Red peppercorns resemble the wild chile pepper, chiltepin, and are the dried form of peppercorns in their red stage. They are usually found in mixtures of variously colored peppercorns.
Red pepper is the ground version of Cayenne and other red chiles.
Brown peppercorns, known as fagara or prickly-ash, are not of the Piper genus but rather are the fruit of shrubs of the various species of Zanthoxylum. The brown or black seeds are also marketed under the name “Sichuan pepper” or “Chinese pepper” and are highly aromatic with hints of citrus. They were the only heat in Sichuan cooking before the arrival of chile peppers in the late 1500s.
Steak aux Trois Poivres
This intriguing dish violates at least two laws Americans have concerning steak: never season it heavily and never fry it in a pan. But since the taste of this steak is so remarkable, we’ll forget the rules. Three varieties of pepper are recommended, but it works just fine using only coarsely crushed black peppercorns. Varying the hot sauce used can produce peppered steaks with intriguingly different flavors. Also, experiment by using brown, red, or rose peppercorns.
4 sirloin or New York strip steaks, at least 1 inch thick
2 tablespoons black peppercorns, coarsely crushed*
1 tablespoon white pepper powder
1 tablespoon green peppercorns, crushed*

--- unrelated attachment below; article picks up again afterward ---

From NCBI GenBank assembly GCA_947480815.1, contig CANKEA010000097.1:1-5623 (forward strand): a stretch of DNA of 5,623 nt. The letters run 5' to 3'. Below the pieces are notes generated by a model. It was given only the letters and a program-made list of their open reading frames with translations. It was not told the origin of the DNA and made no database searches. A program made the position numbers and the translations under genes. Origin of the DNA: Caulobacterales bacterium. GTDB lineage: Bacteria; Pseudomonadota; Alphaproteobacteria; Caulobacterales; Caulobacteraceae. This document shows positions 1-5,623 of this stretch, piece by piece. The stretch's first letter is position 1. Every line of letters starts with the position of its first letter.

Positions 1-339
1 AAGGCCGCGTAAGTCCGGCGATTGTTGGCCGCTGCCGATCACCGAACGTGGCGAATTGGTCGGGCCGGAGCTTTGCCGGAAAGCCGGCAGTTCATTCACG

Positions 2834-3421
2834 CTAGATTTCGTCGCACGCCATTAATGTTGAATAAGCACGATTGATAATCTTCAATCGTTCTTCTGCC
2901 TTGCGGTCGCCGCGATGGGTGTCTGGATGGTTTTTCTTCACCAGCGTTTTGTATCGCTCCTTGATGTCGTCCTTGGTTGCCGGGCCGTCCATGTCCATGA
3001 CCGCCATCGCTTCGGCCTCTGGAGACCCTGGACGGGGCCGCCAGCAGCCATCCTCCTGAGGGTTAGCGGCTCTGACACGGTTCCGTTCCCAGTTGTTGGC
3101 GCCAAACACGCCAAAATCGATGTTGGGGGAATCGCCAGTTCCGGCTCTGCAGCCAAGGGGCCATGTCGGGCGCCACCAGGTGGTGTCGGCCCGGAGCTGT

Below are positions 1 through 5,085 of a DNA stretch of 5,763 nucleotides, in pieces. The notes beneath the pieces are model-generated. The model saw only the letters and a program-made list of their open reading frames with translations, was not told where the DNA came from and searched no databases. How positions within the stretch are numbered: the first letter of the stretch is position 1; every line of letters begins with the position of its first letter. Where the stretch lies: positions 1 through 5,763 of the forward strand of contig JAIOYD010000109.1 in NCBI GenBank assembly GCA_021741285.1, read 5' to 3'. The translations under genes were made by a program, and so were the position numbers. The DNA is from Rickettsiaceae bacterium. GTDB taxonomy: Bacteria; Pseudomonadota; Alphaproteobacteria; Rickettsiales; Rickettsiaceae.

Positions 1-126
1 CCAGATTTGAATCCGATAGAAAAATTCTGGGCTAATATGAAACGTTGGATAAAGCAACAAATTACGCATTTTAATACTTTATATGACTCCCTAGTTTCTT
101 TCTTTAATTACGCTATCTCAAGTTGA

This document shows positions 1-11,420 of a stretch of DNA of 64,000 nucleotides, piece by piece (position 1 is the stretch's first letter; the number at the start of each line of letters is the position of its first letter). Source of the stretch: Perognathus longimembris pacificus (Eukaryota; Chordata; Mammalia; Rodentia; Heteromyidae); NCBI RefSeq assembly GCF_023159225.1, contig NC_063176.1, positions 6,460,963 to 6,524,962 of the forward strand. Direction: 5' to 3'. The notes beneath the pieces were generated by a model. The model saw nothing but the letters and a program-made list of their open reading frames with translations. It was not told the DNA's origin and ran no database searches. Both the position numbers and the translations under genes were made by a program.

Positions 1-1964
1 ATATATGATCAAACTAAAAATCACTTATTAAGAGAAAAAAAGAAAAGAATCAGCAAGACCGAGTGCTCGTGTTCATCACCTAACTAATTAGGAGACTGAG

1 teaspoon salt
4 tablespoons butter
1/4 cup Worcestershire sauce
1 teaspoon hot pepper sauce
1/4 cup brandy
* Wrap the peppercorns in a cloth and crush them with a pestle. Grinding them in a peppermill makes the pepper too fine.
Coat both sides of the steaks with the crushed peppercorns and the white pepper. Press the pepper into the steak with a blunt instrument and leave the steaks out, uncovered, at room temperature, for at least one hour.
Sprinkle the salt in a large skillet and heat until the salt begins to turn brown. Sear the steaks on each side quickly. Add the butter and cook the steaks for one minute on each side. Add the Worcestershire sauce and the hot sauce and cook another 1 to 3 minutes per side, depending on the thickness of the steaks and the doneness desired. Pour the brandy over the steaks, wait 10 seconds, and then set aflame. When the flame goes out, remove the steaks to a serving platter. Reduce the remaining liquid in the skillet and serve it over the steaks. The steaks should be served rare.
Variation: For a heavier sauce, add 1/4 cup cream after removing the steaks from the skillet.
Serving suggestion: This main dish is excellent when served with a fresh spinach salad and twice-baked potatoes.